Universal Atlas Cement, a former division of United States Steel Corporation, is a former cement plant in Penn Hills, Pennsylvania. It closed in 1979.


History

Universal Atlas Cement was completed in Penn Hills in 1906. 2

Work to modernize the Universal Atlas Plant began in 1953 by United States Steel. 2 Plans included replacing 38 smokestacks with two and installing dust collectors and electrostatic precipitators to reduce smoke and dust. Additionally, four aging buildings were replaced with three new ones. The project was wrapped up in 1955.

Glass dust collectors on the raw material blending bins and cement storage silos were installed in 1971. 6 Additional dust collectors were installed during a plant shutdown in February and March 1972. 5 The new collectors reduced the amount of dust emissions by 96%. Heretofore, the plant had been emitting as much as 24 tons of cement dust per day. A new clinker drying facility was installed later in the year. 6

United States Steel announced drastic cutbacks at 16 plants affecting 13,000 workers on November 27, 1979. 7 Included in the notice was Universal Atlas Cement, impacting 180 employees. 4 7 The company also idled two Universal Atlas locations in the Lehigh Valley area of Pennsylvania and Buffington, Indiana. 4 The remaining six plants amounted to $150 million in annual revenues.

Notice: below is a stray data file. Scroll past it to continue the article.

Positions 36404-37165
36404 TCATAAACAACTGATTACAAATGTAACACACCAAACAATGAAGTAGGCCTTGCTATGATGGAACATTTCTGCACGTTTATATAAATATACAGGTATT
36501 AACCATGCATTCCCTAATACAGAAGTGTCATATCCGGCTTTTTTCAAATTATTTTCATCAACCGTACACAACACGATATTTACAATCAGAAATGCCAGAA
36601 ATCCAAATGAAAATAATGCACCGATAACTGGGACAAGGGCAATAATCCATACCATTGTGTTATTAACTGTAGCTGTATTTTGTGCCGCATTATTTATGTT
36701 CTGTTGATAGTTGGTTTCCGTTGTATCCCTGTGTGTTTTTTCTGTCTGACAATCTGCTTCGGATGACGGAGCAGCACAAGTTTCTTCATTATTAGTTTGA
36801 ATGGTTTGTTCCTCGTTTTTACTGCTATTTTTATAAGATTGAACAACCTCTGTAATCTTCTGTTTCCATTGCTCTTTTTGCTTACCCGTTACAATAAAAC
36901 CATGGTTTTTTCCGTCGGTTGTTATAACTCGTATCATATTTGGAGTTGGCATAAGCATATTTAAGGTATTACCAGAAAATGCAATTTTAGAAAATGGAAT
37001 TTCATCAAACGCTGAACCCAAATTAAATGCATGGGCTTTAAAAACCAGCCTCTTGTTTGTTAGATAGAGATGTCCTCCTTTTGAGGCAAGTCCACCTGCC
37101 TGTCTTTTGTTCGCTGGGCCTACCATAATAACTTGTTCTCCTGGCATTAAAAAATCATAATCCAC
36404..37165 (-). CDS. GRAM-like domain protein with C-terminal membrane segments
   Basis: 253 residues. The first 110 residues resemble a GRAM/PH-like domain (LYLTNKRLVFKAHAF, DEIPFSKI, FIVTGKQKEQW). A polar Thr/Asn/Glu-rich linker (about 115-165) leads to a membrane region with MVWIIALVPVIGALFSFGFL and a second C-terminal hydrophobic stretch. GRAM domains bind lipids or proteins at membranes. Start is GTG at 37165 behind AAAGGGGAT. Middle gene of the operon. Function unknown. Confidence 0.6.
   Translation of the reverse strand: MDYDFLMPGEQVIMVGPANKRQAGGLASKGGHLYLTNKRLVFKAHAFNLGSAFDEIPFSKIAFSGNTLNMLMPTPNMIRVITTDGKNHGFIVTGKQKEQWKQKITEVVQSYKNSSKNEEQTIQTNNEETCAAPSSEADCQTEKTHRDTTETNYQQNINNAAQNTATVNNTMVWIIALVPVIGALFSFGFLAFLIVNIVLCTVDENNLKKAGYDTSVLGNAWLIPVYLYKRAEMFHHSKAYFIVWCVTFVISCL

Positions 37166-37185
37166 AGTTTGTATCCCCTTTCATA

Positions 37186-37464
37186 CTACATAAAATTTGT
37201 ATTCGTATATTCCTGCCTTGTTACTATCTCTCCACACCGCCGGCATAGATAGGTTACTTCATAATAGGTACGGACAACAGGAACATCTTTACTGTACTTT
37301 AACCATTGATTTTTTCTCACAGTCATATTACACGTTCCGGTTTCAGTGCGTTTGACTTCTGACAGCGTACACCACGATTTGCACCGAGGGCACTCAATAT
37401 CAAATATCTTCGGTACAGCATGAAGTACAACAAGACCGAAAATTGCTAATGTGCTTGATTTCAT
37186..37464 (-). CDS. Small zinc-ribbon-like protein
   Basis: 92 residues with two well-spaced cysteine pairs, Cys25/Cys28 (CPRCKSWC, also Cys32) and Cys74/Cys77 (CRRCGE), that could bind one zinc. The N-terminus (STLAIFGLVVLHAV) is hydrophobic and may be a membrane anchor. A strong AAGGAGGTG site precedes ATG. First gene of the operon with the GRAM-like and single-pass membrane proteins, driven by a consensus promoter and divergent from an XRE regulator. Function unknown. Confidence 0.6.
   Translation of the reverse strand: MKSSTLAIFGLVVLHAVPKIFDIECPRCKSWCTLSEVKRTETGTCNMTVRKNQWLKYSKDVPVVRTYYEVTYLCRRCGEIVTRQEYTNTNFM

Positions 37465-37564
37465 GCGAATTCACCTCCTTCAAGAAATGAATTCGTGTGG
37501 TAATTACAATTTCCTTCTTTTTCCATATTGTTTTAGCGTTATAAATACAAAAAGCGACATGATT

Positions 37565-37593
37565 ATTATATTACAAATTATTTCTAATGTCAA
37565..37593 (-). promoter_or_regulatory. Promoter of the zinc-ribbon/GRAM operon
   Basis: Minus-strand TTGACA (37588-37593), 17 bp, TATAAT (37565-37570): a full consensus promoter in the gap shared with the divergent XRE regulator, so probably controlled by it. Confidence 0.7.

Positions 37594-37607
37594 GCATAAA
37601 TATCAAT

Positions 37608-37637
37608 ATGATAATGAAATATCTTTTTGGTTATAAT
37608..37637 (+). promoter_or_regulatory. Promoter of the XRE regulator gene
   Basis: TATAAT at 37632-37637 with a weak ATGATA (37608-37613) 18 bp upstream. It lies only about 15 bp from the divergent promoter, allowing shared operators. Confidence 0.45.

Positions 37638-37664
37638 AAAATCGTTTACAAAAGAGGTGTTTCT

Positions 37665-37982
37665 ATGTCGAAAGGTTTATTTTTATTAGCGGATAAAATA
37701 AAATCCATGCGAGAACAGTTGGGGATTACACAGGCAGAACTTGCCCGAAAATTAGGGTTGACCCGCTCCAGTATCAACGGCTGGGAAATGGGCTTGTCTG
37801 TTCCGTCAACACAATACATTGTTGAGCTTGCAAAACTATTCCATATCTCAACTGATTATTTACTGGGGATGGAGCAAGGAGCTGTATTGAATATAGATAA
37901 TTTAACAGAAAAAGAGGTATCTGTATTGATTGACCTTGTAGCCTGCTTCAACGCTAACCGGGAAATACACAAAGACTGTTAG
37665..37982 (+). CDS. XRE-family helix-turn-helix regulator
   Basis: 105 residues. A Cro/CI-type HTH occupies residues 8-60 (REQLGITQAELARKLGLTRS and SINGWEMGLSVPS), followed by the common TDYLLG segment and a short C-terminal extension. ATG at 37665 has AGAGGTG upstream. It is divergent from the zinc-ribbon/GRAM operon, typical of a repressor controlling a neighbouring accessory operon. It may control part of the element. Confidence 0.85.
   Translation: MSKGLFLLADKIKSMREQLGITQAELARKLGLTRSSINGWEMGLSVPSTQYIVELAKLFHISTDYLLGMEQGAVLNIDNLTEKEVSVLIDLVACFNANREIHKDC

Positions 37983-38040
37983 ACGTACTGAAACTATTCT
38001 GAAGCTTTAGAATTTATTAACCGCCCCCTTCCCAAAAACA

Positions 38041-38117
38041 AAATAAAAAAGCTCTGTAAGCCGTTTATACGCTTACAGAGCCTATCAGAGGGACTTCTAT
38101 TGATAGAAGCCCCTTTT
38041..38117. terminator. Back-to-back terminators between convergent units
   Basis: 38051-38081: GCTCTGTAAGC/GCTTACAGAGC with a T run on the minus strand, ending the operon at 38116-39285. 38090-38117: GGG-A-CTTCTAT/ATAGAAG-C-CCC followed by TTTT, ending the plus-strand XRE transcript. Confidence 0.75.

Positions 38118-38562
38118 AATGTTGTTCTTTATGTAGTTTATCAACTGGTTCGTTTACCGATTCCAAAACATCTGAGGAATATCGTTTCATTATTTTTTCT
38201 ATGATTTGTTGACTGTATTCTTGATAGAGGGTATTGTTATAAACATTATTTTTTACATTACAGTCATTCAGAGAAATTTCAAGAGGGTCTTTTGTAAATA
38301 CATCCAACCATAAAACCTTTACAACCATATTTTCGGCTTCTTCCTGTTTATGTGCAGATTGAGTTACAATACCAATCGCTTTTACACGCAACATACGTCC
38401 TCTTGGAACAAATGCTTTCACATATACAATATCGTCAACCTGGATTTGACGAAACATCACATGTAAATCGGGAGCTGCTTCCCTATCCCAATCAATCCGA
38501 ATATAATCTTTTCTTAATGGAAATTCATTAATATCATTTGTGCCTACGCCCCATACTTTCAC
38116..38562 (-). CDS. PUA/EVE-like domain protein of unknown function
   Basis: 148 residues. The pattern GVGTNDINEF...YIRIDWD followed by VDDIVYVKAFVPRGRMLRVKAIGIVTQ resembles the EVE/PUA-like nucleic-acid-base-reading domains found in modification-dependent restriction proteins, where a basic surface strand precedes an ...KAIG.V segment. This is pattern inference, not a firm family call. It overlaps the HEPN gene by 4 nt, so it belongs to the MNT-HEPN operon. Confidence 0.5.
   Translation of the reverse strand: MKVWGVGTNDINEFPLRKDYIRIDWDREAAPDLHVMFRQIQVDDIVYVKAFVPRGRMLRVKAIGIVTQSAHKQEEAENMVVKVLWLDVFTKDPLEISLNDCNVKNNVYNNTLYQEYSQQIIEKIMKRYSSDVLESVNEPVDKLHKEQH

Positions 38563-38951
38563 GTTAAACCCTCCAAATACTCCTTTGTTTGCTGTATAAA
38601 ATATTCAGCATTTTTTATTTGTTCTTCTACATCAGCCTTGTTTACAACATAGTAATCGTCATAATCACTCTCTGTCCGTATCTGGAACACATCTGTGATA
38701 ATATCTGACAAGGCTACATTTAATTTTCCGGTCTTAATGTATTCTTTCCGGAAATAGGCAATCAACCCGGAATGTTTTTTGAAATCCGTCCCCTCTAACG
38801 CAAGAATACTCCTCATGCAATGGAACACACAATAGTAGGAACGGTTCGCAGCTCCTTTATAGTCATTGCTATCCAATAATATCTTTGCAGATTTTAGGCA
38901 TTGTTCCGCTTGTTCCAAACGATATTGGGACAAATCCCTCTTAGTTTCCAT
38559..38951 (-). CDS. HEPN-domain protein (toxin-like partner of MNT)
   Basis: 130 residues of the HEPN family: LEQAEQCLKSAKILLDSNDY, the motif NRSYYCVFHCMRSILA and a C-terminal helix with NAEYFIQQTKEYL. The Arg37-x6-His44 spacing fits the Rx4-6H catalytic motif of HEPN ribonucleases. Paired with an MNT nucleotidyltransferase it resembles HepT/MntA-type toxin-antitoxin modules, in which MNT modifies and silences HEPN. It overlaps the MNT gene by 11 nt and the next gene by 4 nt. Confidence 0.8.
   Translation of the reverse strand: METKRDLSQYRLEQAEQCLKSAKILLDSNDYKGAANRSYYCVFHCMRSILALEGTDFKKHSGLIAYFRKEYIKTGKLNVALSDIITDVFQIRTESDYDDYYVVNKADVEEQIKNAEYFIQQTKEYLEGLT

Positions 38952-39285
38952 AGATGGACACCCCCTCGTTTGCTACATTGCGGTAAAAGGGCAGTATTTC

United States Steel announced on February 15, 1980 that it intended to sell its Universal Atlas Cement division to Lehigh Portland Cement Company, a subsidiary of Heidelberger Zement A.G. of Heidelberg, Germany. 4 The sale was completed on September 8 for $100 million. 3

Abandonment

Lehigh sold the land to MM&G Associates Inc., a used equipment and sales company, in 1993 for $300,000. 8 9 The equipment was sold to MM&G for $200,000. 9 MM&G planned to sell all the equipment on the property, demolish the buildings and sell the cleaned property to a developer. MM&G hired two separate demolition contractors but one firm absconded with the money while another declared bankruptcy. Equipment that was sold went to a Columbian cement company that refused to make payment.

MM&G also refused to make payments on property taxes. 10 A sheriff’s sale was scheduled for November 6, 2006 but it was averted when Erekson Corporation of Salt Lake City, Utah agreed to acquire MM&G. The total cost of the abandoned cement plant and 206 acres of land, in addition to $500,000 delinquent taxes, came to over $1 million. 1 Erekson proposed an upscale development consisting of 250 1,700 square-foot single-family residences and a light industrial park. 1 10

Erekson later averted a sheriff’s sale of the property by filing for bankruptcy. 1 The company made only one payment on a six month bridge loan before defaulting. It also did not pay property taxes on the land, which amounted to $25,000 for 2007 and 2008.

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